Here I sit just a few short days (thirteen to be precise) away from the start of goose season in my neck of the woods; for some of you in my province, the fun begins again on September 1st, and you have no idea how I envy you.
This is usually the weekend when my goose hunting putterings reach a fever pitch. This year is likely to be no exception. I’ll clean my shotgun, put in the correct choke, lay out or pack almost all of my gear, and then obsessively go through it every day until it is time to get out there. If you’re like me (and there is a reasonable chance that in some ways you might be) this meandering and pointless busy work serves to soothe twitching nerves that have been stretched thin by the prospect of goose hunting. Or maybe you are normal, and this isn’t you at all.
For me though, this year brings new anticipation. On Sunday, my layout blind is being delivered. Oh glorious day. Yep, I caved in and bought one. Now I get to do what is really the most thrilling although in truth, penultimate, act: assembly. I think I’ll do this in my basement, so that it is out of sight of my loving wife and away from the tender ears of my son, since I will invariably get frustrated, lose something, or end up being a general sweary and unpleasant character until it is completely put together.
But then…oh then. I’ll of course shout like a five year old for everyone to come down and look at me as I lay there in it. Maybe I’ll do a jack-in-the-box (or Shawn-in-the-blind, if you will) trick and try to surprise my son until he wets himself, although that is a pretty common occurrence, so it’s not really much of an accomplishment, but still. I’ll then have my wife takes some pictures, I’ll probably at least put on hunting coat while I lay there in the blind (for research purposes only you see) and I most certainly will hide in it, close the doors, and practice my goose calling. Hell, I may even try sleeping in it…just…ya know…for research again.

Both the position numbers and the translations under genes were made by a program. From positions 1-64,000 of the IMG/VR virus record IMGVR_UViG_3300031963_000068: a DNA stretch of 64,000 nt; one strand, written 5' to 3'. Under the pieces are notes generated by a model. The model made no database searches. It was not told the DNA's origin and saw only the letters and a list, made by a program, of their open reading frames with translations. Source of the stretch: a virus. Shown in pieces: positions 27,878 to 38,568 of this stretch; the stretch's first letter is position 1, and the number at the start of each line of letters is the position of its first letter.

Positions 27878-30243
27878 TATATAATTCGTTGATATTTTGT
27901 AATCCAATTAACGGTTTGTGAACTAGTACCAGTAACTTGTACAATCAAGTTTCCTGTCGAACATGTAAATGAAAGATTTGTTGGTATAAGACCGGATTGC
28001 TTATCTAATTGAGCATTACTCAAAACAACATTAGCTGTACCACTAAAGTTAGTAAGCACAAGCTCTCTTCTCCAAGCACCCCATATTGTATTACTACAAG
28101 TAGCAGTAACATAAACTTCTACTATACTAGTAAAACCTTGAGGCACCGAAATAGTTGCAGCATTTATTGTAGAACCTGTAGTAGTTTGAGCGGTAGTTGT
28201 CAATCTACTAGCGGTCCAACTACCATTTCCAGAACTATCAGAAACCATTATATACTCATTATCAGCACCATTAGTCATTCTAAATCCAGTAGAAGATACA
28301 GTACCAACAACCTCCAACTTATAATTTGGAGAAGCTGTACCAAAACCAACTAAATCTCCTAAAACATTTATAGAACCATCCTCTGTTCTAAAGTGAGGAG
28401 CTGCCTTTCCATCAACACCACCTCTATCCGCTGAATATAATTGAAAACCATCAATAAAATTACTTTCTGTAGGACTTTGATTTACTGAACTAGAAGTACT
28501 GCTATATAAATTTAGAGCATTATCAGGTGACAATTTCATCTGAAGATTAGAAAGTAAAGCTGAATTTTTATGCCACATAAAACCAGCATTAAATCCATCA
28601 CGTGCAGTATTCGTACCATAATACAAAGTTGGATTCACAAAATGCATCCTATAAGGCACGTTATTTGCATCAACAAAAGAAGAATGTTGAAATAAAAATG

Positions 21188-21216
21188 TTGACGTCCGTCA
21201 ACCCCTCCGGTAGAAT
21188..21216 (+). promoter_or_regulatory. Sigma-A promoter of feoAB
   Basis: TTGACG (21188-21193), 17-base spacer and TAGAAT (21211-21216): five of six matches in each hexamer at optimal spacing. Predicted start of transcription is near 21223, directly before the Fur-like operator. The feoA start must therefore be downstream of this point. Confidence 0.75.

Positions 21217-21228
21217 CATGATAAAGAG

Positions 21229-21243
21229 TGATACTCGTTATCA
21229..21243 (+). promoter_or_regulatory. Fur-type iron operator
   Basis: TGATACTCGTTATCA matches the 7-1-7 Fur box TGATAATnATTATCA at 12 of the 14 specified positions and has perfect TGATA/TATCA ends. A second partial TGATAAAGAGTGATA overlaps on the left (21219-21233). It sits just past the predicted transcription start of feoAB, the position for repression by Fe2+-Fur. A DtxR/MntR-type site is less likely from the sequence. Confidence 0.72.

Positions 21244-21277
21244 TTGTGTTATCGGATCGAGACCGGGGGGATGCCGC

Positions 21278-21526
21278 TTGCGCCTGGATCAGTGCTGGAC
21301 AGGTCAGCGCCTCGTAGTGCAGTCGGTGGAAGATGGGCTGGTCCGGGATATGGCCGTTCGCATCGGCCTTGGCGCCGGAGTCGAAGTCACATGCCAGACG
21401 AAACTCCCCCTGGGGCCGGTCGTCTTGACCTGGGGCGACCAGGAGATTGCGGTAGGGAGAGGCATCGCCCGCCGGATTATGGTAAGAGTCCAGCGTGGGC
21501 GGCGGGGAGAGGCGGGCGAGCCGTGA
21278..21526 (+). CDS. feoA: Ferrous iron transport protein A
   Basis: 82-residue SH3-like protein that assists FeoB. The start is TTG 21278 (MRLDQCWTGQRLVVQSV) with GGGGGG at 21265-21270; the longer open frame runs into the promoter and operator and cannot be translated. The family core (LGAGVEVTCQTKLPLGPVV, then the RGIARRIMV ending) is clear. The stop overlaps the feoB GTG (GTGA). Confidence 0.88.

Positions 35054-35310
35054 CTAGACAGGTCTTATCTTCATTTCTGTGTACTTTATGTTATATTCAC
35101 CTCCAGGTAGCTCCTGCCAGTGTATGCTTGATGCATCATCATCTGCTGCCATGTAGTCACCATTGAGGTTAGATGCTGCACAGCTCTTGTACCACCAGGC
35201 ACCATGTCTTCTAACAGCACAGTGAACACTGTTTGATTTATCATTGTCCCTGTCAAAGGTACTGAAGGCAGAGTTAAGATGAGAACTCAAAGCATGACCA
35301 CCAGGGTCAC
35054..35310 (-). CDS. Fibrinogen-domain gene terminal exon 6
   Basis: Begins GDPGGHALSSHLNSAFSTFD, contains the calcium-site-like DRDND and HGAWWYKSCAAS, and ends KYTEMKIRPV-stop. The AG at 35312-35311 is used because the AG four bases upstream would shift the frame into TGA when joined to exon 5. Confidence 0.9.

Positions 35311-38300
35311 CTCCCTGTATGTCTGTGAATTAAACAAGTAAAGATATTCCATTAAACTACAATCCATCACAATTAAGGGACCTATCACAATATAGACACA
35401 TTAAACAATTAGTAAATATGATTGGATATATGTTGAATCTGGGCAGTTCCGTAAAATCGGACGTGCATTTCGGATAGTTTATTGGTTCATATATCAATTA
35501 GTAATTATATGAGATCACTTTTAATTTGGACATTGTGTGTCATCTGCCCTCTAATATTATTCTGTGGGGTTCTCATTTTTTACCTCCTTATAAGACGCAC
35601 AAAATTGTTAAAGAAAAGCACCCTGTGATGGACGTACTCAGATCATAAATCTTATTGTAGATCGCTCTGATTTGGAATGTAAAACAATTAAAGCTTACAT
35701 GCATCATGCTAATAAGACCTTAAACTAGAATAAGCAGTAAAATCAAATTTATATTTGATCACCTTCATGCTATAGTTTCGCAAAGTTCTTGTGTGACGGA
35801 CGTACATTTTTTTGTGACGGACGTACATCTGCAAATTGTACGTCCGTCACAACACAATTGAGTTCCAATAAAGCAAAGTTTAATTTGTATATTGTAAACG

At some point I’ll break it down and try to stuff it into my comically undersized commuter car, just to make sure it transports well. If it doesn’t fit, then bungee cords and old blankets will be packed in the same clown-car so as to allow for the new toy to join me on all future hunting trips; I’m sure my co-workers in the Toronto-area will have never seen anything quite like it.
Oh, yeah. Somewhere in there on Sunday I’ll need to run the BBQ for my son’s 2nd birthday party. Maybe I’ll assemble the blind first and put it in the backyard so the other toddlers can play with it. It will be just like an amusement park. I’ll put some decoys around, blow my duck and goose calls, and fun will be had by all.
I may even charge admission.
Then I’ll have a couple of burgers, some cake and ice cream, giggle like a pre-teen, tell some jokes, and generally enjoy my son’s big day.
Then hours later, after everyone has left and while my house lay in the tattered aftermath of a toddler’s birthday party, I may return to the basement, grab a beer, put on some huntin’ songs and go through my goose hunting checklist once more. All while laying in my new blind.
This season better open soon. I’m in very real danger of losing my mind (or my wife, but I could probably always find another one of those).
Seriously, though, all the anticipation and build-up is just one facet of what makes it great to be a hunter. I hope everyone is savouring this next couple of weeks as much as I am. And by the way, to my dearest spouse, you’re a great sport…please don’t leave me. I’ll be all better in two weeks time and then things will be back to normal. Promise.